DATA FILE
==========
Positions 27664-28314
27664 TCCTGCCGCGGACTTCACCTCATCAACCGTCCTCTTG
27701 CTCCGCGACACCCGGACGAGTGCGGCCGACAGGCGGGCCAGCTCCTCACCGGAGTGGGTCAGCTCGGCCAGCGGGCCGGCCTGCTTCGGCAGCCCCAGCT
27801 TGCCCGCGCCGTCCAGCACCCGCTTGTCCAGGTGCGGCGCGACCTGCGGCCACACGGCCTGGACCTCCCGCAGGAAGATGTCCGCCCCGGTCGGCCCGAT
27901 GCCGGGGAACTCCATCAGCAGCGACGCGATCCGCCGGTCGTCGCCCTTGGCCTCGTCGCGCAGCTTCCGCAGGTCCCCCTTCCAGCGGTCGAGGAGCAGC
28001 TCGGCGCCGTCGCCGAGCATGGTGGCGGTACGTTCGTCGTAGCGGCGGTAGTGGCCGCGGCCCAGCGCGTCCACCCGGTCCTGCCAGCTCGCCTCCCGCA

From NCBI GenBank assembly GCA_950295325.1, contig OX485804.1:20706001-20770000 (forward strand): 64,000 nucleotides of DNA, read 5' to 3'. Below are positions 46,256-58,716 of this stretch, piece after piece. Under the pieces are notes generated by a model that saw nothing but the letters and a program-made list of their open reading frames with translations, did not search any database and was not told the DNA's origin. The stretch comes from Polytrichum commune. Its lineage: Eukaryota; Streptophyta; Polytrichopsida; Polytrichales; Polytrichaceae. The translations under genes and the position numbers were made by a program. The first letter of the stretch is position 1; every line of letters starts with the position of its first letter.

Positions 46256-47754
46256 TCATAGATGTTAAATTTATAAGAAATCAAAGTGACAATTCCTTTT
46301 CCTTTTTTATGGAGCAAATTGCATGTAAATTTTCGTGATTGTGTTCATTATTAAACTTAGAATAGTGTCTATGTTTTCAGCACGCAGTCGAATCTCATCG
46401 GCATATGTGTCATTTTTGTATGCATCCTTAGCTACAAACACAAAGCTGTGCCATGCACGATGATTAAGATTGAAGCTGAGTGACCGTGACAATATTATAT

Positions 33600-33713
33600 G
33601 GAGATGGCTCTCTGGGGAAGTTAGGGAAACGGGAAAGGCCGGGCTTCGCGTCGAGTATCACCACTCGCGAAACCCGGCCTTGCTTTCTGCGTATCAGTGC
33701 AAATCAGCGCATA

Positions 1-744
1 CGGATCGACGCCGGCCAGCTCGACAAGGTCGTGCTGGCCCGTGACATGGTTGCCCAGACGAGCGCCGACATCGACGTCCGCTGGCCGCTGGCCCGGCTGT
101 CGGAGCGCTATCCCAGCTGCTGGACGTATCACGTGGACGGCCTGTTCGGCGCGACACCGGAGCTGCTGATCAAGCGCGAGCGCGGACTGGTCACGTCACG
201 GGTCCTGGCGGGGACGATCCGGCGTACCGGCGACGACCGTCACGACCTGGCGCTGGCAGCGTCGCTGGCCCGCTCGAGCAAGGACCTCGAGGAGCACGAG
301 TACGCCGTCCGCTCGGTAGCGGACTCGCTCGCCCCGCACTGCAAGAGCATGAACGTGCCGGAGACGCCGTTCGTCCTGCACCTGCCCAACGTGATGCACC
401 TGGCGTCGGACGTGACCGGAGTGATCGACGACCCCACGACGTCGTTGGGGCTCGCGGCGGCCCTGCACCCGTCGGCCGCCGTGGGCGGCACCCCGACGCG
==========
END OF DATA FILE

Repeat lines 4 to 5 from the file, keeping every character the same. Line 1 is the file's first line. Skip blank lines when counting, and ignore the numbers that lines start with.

27801 TGCCCGCGCCGTCCAGCACCCGCTTGTCCAGGTGCGGCGCGACCTGCGGCCACACGGCCTGGACCTCCCGCAGGAAGATGTCCGCCCCGGTCGGCCCGAT
27901 GCCGGGGAACTCCATCAGCAGCGACGCGATCCGCCGGTCGTCGCCCTTGGCCTCGTCGCGCAGCTTCCGCAGGTCCCCCTTCCAGCGGTCGAGGAGCAGC